T O HELP small manufacturers meet the demands of increasing competition, Congress would be wise to end the "sunset" provision on tax-exempt small issue industrial development bonds.
Using the benefits of municipal bonds, low-cost financing is provided for the acquisition, construction and leasing of facilities and the purchase of machinery and equipment.
As part of the 1986 tax reform act, Congress put a Dec. 31, 1989, expiration date on development bonds. Later, it relented enough to push the date to next Sept. 30. There are bills pending that would make the extension permanent. They should be passed.
These bond issues are not big deals. The average project, nationally, gains $1.6 million for the beneficiary in low-interest financing and creates or saves 25 jobs. Yet, the bonds are an efficient way to provide public-sector help so that small manufacturers can survive or grow in the face of overseas competition, technological changes and environmental requirements.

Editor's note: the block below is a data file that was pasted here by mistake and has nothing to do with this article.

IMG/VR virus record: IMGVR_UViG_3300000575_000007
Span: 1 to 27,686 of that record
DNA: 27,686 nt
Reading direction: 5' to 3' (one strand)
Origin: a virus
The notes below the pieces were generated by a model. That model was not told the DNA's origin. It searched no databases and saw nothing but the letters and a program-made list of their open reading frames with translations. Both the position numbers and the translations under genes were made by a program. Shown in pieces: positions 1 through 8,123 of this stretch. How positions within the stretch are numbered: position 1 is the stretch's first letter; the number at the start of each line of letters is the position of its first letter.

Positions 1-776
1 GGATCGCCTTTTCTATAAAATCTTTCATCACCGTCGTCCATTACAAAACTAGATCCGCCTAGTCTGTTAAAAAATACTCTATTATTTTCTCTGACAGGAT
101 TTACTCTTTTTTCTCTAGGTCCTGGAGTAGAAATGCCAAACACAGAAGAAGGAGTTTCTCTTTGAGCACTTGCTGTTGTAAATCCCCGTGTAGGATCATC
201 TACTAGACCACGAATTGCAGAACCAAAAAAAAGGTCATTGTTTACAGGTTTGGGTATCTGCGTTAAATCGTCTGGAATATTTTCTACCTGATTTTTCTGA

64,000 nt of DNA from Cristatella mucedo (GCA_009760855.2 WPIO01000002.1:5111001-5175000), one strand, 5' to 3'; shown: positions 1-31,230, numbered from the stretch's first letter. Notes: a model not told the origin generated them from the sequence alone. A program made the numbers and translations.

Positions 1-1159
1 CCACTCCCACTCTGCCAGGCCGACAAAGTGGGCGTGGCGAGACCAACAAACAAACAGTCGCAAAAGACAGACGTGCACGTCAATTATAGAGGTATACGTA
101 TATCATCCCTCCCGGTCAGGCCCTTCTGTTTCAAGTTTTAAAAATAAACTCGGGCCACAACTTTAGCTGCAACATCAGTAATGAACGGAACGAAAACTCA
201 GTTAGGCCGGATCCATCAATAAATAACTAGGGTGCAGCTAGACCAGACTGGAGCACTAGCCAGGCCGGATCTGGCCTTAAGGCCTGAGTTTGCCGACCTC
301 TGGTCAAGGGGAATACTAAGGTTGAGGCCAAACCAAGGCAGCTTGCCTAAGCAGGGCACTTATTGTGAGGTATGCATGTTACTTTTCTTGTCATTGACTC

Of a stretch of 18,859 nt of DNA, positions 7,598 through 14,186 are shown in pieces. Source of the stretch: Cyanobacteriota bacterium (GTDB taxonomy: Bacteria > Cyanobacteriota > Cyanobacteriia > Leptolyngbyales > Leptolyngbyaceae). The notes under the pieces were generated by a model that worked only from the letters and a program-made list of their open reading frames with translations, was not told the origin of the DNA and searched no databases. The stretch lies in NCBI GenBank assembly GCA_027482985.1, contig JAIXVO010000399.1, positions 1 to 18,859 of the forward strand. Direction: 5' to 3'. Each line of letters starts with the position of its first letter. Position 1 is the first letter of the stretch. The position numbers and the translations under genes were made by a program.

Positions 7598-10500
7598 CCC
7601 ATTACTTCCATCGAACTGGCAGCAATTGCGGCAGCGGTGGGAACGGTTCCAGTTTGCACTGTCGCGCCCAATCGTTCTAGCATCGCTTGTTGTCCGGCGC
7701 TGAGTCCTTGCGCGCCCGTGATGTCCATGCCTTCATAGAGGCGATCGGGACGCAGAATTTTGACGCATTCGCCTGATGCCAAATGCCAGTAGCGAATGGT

Tax-exempt small issue ($10 million or less) bonds used to be the mainstay of the Erie County Industrial Development Agency, accounting for the bulk of its activity. Since tax reform, changing economics have forced banks out of this market, and the ECIDA has lacked the lead time necessary to develop and market deals.
The ECIDA can use the bonds to offer four different cost-saving features to manufacturers. Because bond-holders' income is tax-free, money is borrowed by the manufacturer at a lower interest rate. Because ECIDA, as a public agency, takes paper ownership of the facilities, they are exempt from regular property taxes, pay no sales tax on construction materials and are free of the state mortgage recording tax.
Overall, ECIDA has arranged about 250 small-issue bond sales since 1971. The local agency -- and its counterparts elsewhere -- should be given the legal authority to keep going.
Their activity is a rational way to provide public-sector help to create prospering businesses.